For more on tonight’s iPad launch head here: iPad 3 / iPad HD Launch
The big speculation behind the iPad 3 / iPad HD has now shifted from being about its name or the screen and to talk of it using a new haptic feedback technology. Made by a company called Senseg it lets you feel what you can see on screen. We got hands on with the technology nearly a year ago
and have talked at length to the brains behind the business to get a
feel for how the technology works.
Senseg’s technology is a variation on
feedback. This uses something called the Coloumb’s force, which is the
principle of attraction between electrical
charges. By passing a tiny electrical current into the insulated
electrode (called Tixel by Senseg) – the surface of the screen – a
small attractive force between screen and finger is created. By
modulating this attractive
force a variety of sensations can be generated, from textured surfaces
and edges to vibrations and more.
Because this electrostatic effect uses no moving parts it is silent,
doesn’t wear out and is very low power. Moreover, the level of
complexity available far surpasses most rival solutions, providing
precise control of the location and type of effect users experience. We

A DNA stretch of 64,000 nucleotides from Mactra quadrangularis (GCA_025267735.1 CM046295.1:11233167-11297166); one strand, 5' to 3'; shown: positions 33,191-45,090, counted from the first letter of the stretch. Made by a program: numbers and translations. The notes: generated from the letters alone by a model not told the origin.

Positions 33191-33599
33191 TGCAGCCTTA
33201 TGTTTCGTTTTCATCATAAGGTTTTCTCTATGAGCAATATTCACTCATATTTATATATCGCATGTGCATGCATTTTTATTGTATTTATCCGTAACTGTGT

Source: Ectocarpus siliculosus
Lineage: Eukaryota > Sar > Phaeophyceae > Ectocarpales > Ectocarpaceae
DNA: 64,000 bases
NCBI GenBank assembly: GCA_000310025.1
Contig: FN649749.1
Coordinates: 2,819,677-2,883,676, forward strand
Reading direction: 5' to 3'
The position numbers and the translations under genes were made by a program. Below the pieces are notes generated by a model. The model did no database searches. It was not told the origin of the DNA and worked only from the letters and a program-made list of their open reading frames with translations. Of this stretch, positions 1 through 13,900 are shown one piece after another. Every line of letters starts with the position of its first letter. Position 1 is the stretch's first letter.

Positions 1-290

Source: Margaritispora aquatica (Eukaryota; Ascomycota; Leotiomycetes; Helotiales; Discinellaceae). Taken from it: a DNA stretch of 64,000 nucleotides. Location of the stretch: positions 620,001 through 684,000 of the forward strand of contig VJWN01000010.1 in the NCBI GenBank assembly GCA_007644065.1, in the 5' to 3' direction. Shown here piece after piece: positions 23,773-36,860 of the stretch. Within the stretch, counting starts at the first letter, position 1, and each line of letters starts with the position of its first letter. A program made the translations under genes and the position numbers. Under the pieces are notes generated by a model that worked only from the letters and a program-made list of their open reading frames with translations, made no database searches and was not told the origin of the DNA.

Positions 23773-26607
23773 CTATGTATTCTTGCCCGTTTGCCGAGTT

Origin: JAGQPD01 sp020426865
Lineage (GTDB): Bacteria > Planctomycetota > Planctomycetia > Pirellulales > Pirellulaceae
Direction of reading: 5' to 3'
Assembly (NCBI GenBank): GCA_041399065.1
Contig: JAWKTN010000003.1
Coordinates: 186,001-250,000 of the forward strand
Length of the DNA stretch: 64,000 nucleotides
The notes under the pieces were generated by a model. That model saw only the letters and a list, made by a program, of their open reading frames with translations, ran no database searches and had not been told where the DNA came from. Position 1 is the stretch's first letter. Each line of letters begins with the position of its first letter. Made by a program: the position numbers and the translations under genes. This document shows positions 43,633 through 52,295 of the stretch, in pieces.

tried the technology on a number of development devices and were able to
sense the ripple of a rippled image, the rough texture of a sandpaper
image and the slight bump as fingers crossed lines on screen.
Since then the technology has clearly moved on, with much of the
recent development being on the software side of things including
creating libraries of surfaces for the software to emulate.
There is a downside, though. While some of us could feel the effect
quite distinctly, others – presumably because of having
thicker/tougher/manlier skin – were much less able to make out the
nuances. Using the sensitive skin on the back of the hand proved much
more effective, though this clearly isn’t a practical way to interact
with a touch device.
The Tixel electrode is very thin, flexible and can be made as large
or small as required, meaning the technology can be applied to phones,
tablets, TVs and much more, and we know the company is working with a number of other manufacturers. So while the iPad may be the first commercially
available product to use the technology, we expect to see it in many
more devices soon.